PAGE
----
In order to have in place a comprehensive strategy in the event of fire, buildings require fire protection, fire suppression and fire prevention components in place. Each of these terms describe a discrete function which, when combined, minimise the risk of harm to people, plant and building structure. In this blog the Wallace fire protection team considers the contribution each system makes in the process of safeguarding against fire.

Fire Suppression – Sprinklers, Extinguishers

Fire suppression is also known as ‘active fire protection’ because it requires an action or manual intervention to work. The aim of fire suppression is to put out the fire using a range of manual extinguishers or an automatic sprinkler system. If suppressants were used as the sole system of safeguarding against fire there would be a high risk of injury to people, equipment and structure.

Fire Prevention – Regulations & Inspections

Fire prevention requires the recognition of fire hazards – blocked fire exits, poorly maintained electrics – and ensures their removal through a regime of compliance and inspection. A workplace with fire safety reps in place, ongoing risk assessments and regular fire inspections will significantly reduce the risk of fire. The risk can never be eradicated, however, so supplementary systems need to be in place.

Fire Protection – Structural Safeguarding Against Fire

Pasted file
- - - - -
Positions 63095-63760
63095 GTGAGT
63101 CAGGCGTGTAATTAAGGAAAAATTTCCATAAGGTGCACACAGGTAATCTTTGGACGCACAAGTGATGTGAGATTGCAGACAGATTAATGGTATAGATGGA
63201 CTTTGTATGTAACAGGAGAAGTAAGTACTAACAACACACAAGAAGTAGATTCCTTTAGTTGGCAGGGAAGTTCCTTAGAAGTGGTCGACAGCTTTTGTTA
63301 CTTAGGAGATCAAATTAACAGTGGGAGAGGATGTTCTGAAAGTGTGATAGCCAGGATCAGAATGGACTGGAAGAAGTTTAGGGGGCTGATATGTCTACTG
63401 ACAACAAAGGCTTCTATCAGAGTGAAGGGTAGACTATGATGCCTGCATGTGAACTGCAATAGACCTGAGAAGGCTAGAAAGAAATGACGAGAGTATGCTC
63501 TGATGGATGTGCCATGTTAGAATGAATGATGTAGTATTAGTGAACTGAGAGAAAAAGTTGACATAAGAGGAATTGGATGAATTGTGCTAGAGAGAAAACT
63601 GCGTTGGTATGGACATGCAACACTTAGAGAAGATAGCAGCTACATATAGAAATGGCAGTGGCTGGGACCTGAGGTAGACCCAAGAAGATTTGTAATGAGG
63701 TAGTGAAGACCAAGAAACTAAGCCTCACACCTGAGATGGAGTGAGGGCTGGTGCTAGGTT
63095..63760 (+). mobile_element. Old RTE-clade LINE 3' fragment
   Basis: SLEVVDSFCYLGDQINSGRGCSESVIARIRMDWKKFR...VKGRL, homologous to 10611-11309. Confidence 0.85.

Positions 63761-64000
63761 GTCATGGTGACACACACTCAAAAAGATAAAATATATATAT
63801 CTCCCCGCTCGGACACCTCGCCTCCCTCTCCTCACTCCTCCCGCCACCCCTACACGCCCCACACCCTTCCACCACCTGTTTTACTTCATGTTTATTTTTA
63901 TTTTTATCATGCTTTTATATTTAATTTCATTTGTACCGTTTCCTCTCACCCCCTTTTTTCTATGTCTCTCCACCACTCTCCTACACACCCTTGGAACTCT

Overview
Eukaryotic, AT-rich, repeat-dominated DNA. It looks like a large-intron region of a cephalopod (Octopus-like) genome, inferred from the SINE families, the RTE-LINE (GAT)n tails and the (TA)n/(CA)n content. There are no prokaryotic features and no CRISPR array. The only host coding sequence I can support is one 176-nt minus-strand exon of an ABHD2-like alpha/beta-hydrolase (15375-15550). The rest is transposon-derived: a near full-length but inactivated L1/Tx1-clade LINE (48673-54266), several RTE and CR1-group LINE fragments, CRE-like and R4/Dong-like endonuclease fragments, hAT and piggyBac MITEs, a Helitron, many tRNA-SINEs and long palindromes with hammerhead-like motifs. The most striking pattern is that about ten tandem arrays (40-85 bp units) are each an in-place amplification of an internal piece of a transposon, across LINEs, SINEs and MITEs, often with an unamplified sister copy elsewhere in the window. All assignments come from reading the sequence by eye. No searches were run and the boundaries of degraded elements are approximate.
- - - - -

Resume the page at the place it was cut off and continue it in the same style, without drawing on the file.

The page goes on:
This is also known as ‘passive fire protection’ because requires no intervention to protect against a fire or explosion. Fire protection is designed to be part of the building’s structure, so it is an organic form of safeguarding. Its aim is to contain the fire, provide safe evacuation of people, and maintain the structural integrity of the building.

Fire protection utilises specialist materials to compartmentalise the building, stop the spread of smoke, and protect steelwork from the flames. All 3 are integral to creating the time and space for safe evacuation:

  • Compartmentalising – Buildings are compartmentalised, using vertical and horizontal partitions, in order to comply with fire regulations. Each compartment is fitted with fire barriers made from specialist materials that stop the fire from spreading. These go on floors, ceiling and walls to ensure that the fire is contained in a manageable way, for a specified length of time.
  • Intumescent Paints – Steelwork is at risk of collapsing if it overheats. For this reason, steel frames that support buildings are coated with intumescent paint. This material responds to heat by expanding and protecting the steelwork for up to 120 minutes. This allows time for safe evacuation, and the arrival of fire services.
  • Firestopping – For fire protection to do its work properly, compartments need to be completely sealed. Firestopping seals the gaps created by cabling, pipes or ductwork. If smoke or toxic fumes are able to spread, they can be fatal to people attempting to evacuate. Firestopping stops smoke ingress.

About Wallace Fire Protection

Wallace is a specialist provider of bespoke passive fire protection solutions to the construction industries, the commercial sector, utilities and critical infrastructure. We are proud to be one of just six licensed and approved installers of Promat DURASTEEL® across the UK.

We are committed to providing our clients with an unrivalled design and installation service focusing heavily on quality and responsiveness from tender stage right through to contract completion. All our operatives hold industry relevant certificates including Person Training, BESC, Substation Entry and Confined Spaces.

Would you like to know more about Wallace passive fire protection design and installation? Call our specialist team today on 01908 109045